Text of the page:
Apple rarely comments on security issues. But on Thursday, Alan Hely senior director for corporate communications in London, said in a statement that “Apple takes security very seriously, we’re aware of this reported issue and developing a fix that will be available to customers in an upcoming software update.”

The BSI wrote that the devices affected are the iPhone 3G and devices running iOS versions up to 4.3.3. Also affected are both iPad models and iPod Touch models running iOS versions up to 4.3.3.

One of the hackers behind JailbreakMe, Comex, published a fix for the vulnerability called PDF Patcher 2, which is now in the Cydia app store. It will only work if people install JailbreakMe, which Apple discourages.

“Until Apple releases an update, jailbreaking will ironically be the best way to remain secure,” according to a note on the JailbreakMe website.

Stay tuned for additional details as they become available.

Apple releases, 2TB, 3TB capacity Time Capsule units

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Date: Tuesday, June 21st, 2011, 06:02
Category: News, Time Capsule, wireless

Apple on Tuesday quietly released new models of Time Capsule, its combination backup drive and wireless base station.The new Time Capsules are available in 2TB and 3TB capacities—previously, Time Capsule had topped out at 2TB.

Per Macworld, the new Time Capsules still use the 802.11n Wi-Fi networking standard, with dual-band operation available for 802.11b/g devices like the iPhone and iPod touch. Other than the boosted hard drive capacities, it doesn’t appear the new Time Capsules boast any new features.

The 2TB Time Capsule retails for US$299 while the 3TB model sells for US$499; those prices are unchanged from the previous 1TB and 2TB offerings, respectively.

If you’ve tried the new Time Capsule units and have any feedback to offer, let us know.

Adobe releases Flex 4.5, Flash Builder 4.5, updates tools for building iOS apps

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Date: Monday, June 20th, 2011, 05:01
Category: iOS, News, Software

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Sometimes the Hatfields and the McCoys can put their differences aside and get along where the iOS platform is concerned.

Per the company’s official blog, Adobe this week released Flash Builder 4.5 and Flex 4.5, adding the ability to build and distribute iPhone, iPad and iPod touch applications on Apple’s official App Store.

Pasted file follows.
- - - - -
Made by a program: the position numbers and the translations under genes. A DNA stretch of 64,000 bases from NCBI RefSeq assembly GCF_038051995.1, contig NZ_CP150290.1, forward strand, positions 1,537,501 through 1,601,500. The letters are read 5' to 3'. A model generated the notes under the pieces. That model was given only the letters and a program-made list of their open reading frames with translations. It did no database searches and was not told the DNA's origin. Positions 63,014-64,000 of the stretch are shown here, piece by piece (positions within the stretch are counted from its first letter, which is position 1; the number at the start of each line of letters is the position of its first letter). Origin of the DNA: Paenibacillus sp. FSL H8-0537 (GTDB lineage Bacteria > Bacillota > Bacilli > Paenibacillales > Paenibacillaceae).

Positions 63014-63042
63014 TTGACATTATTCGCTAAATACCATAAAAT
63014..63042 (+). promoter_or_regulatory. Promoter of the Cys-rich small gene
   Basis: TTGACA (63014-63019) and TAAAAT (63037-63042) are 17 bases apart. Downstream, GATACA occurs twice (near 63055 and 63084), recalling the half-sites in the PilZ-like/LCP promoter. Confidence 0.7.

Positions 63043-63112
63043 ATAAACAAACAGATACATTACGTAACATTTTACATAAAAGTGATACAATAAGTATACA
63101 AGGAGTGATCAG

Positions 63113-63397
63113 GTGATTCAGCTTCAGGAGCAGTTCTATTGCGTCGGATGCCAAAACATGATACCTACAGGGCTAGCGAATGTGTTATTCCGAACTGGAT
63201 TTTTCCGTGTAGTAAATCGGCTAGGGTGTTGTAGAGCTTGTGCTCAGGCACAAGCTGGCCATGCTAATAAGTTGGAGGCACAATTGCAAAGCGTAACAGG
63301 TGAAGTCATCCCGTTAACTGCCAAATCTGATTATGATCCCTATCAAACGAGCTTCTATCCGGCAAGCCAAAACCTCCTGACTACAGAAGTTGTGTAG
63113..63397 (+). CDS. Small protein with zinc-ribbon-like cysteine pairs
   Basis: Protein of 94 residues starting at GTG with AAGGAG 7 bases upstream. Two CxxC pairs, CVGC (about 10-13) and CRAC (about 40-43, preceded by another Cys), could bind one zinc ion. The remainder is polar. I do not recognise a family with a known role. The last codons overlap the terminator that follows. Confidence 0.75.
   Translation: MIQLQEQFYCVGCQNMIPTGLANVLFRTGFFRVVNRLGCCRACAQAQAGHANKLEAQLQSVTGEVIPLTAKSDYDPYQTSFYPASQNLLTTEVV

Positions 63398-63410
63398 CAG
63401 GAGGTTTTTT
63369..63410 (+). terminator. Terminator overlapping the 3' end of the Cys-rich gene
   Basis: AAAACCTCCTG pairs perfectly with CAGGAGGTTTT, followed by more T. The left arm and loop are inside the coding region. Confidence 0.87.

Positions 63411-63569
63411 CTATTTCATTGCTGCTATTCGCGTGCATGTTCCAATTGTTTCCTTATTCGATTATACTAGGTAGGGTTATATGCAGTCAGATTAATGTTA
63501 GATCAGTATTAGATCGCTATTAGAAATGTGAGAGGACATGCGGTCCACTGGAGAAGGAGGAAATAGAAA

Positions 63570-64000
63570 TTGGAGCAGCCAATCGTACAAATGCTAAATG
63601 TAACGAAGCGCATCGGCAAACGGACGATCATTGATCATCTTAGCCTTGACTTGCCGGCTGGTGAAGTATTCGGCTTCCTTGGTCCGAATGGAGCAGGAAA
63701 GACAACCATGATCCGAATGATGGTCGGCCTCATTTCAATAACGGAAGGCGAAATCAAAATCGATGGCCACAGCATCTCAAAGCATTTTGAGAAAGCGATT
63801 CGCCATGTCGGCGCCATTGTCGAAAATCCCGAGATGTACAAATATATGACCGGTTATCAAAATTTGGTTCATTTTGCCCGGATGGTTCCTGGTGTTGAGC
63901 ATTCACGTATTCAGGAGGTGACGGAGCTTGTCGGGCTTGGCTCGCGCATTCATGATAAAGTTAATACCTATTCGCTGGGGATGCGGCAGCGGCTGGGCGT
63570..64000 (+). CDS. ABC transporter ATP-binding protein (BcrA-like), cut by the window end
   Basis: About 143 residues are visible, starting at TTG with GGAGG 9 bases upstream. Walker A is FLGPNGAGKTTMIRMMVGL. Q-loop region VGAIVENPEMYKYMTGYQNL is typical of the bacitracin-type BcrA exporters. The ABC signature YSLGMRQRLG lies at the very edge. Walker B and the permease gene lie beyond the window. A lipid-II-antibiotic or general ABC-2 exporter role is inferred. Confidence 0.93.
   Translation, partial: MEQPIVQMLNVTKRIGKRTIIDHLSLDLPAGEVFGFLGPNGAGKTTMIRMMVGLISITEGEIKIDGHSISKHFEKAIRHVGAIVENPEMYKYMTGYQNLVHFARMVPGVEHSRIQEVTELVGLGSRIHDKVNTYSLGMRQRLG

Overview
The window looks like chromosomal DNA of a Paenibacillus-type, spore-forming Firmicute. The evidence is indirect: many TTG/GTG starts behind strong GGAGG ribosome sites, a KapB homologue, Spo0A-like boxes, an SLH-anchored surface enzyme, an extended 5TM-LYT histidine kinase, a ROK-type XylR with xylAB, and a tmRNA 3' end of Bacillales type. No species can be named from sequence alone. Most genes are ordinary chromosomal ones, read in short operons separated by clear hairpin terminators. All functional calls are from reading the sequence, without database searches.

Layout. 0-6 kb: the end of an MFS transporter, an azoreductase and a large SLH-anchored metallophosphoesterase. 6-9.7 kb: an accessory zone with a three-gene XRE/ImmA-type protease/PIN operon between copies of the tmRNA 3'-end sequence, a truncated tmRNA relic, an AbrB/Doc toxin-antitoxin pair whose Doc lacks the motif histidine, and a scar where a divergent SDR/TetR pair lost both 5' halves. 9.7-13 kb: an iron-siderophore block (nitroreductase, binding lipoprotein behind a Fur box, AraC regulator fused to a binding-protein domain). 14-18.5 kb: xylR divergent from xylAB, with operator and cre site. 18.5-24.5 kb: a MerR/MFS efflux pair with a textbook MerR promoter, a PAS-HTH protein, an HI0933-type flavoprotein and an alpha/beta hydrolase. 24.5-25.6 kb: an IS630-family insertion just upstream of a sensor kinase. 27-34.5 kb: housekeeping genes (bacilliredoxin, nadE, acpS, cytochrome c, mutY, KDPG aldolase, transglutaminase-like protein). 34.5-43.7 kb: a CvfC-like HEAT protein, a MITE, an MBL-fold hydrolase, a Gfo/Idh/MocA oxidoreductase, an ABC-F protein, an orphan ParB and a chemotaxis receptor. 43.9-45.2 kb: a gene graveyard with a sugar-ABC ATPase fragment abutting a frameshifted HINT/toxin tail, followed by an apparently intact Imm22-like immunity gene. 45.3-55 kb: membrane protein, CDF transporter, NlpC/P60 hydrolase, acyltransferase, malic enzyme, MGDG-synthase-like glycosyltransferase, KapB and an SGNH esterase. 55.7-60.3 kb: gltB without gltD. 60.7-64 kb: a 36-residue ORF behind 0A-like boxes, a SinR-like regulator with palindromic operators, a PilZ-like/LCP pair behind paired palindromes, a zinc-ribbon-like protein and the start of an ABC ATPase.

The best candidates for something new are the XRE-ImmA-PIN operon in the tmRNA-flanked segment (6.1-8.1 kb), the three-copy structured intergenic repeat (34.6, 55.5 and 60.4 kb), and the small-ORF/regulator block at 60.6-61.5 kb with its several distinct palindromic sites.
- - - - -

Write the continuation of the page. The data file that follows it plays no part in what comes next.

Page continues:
The new functionality was announced on the company’s official blog, where Adobe Product Marketing Manager Puneet Goel revealed that App Store software could be created “using one tool chain, programming language and code base — a first for developers.”

The support for iOS applications comes in addition to the ability to create software for Research in Motion’s BlackBerry PlayBook tablet, also new features of Flash Builder and Flex 4.5. Initially, application support was only available for Android software.

Flash Platform evangelist Serge Jespers demonstrated the ability of Flash Builder 4.5 and Flex 4.5 to build iOS software in a video accompanying the post. The same stock market tracking application was shown running on an iPad 2 and iPod touch, in addition to an Android-powered HTC smartphone and the BlackBerry PlayBook.

Jespers also showed off the ability of Adobe’s software to allow developers to quickly created tabbed applications, or add features like automatically rotating between portrait and landscape mode. By checking the appropriate boxes, developers can easily export their mobile software for Apple’s iOS alongside BlackBerry Tablet OS and Google Android.

A “Platform Settings” option also allows developers to select their target device when creating iOS software. Through this, software can be created specifically for the smaller screen sizes of the iPhone and iPod touch, the larger 9.7-inch display of the iPad, or both.

“When your application is ready, you don’t actually have to build the application separately for every single platform,” Jespers said. “You can actually do that in one code. It’s pretty amazing.”

Flash 4.5 and Flex 4.5 are offered as standalone products for developers to purchase, or are available through Creative Suite 5.5 Web Premium and Master Collection.

Last September, Apple revised its policy on third-party development tools for iOS, and decided it would allow developers to use tools like Adobe’s in order to create software made available to download on the App Store. That was a change from an earlier policy, when Apple’s iOS 4 software development kid license banned tools that would port applications from Flash, Java and Mono.

Controversy over Apple’s decision prompted CEO Steve Jobs to pen a letter in which he explained that allowing Flash conversion tools would produce “sub-standard apps” for the iPhone and iPad, hindering the progress of the iOS platform. Jobs said at the time that it was known from “painful experience” that allowing developers to become dependent on third-party tools is restrictive.